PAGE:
Tom Fewer laments the passing, or lack of attention given to, rhyming poetry and rather than rant about the reversion of verse, he has brought out Rhyming Poetry Revived – with the subhead of – A pocket book of Rhyming Verse, Old and New.
As editor, Tom Fewer has put together a Part One section of Poets Of Yesteryear and a Part Two, Poets of Today. Tom likes the sense of rhythm that metre and rhyme provides and part of him longs for a return to poems memorised and treasured in that process. I dare say, many, who read poetry will share that sentiment.
Going back to the 16th century, Fewer rekindles interest in The Three Sisters, the Shure, Newre and Barrow, of Edmund Spenser. The almost sonnet of Shakespeare, Crabbed Age And Youth, sings a fine song to my asthmatic heart – youth is full of sport, age’s breath is short. But I love the Bard’s cry – Age, I do defy thee.
Oliver Goldsmith’s The Village Schoolmaster, brings back evocative memories of the late Eamon O’Flaherty NT reciting it in a partitioned class in Manor Street.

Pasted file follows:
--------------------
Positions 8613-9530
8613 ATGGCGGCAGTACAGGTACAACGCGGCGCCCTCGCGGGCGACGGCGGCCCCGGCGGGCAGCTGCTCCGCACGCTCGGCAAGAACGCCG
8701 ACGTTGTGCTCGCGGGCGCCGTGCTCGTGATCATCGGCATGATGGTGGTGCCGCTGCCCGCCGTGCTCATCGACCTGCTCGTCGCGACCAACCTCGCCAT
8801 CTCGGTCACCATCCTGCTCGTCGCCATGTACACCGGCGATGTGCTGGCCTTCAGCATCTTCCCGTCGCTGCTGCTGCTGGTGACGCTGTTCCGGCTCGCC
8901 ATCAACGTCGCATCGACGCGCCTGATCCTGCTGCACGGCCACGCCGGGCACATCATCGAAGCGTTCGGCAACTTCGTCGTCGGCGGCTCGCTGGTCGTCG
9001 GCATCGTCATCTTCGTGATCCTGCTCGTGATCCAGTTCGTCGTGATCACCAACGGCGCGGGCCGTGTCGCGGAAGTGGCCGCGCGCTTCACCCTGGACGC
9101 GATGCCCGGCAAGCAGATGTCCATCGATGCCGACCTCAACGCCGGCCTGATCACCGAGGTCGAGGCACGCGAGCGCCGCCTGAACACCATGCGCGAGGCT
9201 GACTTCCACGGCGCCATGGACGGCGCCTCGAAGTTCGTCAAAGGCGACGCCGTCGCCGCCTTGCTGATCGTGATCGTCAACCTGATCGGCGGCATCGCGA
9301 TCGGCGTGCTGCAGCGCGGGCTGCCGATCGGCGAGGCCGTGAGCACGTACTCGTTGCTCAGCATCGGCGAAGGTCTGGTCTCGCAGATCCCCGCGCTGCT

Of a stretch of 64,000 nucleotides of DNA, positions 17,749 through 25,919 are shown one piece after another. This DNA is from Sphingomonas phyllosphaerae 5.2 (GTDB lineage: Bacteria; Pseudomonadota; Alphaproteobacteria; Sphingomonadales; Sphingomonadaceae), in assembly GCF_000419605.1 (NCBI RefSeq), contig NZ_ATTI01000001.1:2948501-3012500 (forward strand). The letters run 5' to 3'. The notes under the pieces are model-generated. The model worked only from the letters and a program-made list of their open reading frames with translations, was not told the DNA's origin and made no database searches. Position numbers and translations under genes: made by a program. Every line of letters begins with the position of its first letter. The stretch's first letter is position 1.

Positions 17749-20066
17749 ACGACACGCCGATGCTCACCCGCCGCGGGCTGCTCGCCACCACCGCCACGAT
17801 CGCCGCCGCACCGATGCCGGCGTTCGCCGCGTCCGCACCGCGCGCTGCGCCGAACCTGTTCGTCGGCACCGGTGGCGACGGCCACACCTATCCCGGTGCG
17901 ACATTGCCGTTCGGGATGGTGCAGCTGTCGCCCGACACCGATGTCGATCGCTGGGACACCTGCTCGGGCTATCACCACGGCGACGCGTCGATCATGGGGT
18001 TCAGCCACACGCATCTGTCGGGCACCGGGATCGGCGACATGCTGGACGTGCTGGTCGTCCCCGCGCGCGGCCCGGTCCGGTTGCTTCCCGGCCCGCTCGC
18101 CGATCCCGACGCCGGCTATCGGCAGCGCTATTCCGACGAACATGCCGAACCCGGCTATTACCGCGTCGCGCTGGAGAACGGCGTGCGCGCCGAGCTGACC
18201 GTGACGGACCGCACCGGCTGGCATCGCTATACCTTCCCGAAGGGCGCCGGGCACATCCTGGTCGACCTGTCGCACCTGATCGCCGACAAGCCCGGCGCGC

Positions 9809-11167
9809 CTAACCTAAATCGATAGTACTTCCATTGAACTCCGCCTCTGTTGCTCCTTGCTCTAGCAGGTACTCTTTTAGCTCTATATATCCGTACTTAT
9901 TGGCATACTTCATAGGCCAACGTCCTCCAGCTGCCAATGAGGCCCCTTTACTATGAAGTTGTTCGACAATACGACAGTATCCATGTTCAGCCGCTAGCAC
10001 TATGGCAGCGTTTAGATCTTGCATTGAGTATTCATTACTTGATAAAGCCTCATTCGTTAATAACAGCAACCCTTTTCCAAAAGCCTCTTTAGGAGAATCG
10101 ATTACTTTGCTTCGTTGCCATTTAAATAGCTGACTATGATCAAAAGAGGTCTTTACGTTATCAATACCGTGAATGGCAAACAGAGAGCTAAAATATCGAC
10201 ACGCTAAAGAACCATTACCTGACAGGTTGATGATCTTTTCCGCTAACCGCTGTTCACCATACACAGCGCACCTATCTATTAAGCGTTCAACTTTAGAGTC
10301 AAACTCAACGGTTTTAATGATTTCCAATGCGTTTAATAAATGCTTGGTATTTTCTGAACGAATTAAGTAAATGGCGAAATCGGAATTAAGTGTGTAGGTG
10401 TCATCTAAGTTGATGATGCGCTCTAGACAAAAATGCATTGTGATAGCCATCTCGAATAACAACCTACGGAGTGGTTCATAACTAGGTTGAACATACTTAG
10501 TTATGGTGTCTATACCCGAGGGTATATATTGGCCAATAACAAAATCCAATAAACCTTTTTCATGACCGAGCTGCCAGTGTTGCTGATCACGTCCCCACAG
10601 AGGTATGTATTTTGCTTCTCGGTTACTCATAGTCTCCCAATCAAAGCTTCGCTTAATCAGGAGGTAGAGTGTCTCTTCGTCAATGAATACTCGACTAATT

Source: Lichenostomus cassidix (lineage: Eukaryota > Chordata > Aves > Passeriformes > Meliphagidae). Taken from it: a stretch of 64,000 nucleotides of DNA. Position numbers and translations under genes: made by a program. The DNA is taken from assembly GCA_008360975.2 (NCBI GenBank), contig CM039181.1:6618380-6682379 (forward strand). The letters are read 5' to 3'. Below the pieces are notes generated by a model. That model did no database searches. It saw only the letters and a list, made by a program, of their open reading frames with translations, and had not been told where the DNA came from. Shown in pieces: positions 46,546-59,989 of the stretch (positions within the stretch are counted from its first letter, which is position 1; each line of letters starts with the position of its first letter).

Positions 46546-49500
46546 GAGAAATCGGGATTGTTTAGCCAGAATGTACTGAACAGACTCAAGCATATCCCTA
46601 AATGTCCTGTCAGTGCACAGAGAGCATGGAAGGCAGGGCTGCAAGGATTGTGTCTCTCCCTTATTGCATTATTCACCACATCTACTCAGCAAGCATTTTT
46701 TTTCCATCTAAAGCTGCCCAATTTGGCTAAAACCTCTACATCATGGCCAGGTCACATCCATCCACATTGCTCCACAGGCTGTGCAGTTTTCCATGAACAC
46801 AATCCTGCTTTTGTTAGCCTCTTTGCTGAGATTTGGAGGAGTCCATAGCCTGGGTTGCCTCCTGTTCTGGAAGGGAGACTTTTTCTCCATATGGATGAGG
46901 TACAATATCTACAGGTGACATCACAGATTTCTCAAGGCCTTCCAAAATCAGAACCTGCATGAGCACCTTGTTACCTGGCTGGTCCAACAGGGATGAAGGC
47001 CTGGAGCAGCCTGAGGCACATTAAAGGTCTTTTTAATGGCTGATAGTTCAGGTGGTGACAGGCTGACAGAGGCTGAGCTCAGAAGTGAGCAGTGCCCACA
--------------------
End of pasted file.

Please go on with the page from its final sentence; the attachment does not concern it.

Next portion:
The inclusion of The City Of Shandon Bells is beautiful and as I read it I can hear Johnny McEvoy singing it. Its clever internal rhymes are a joy.
In part two, Fewer pays fine tribute to two almost forgotten poets, Patrick Gallagher, the Postman Poet, with his beautiful heartfelt, An Exile’s Prayer. In the way of poetry, Gallagher has returned to meet his friends once more. The gentle and gentile poet, Hester Cooke, is commemorated by Portally, a lovely word-sketch of a memorable place.
Fewer, himself, celebrates with It’s Still Good To Be Alive!, then saddens us with a closing verse, Gloom. For the times that are in it . . .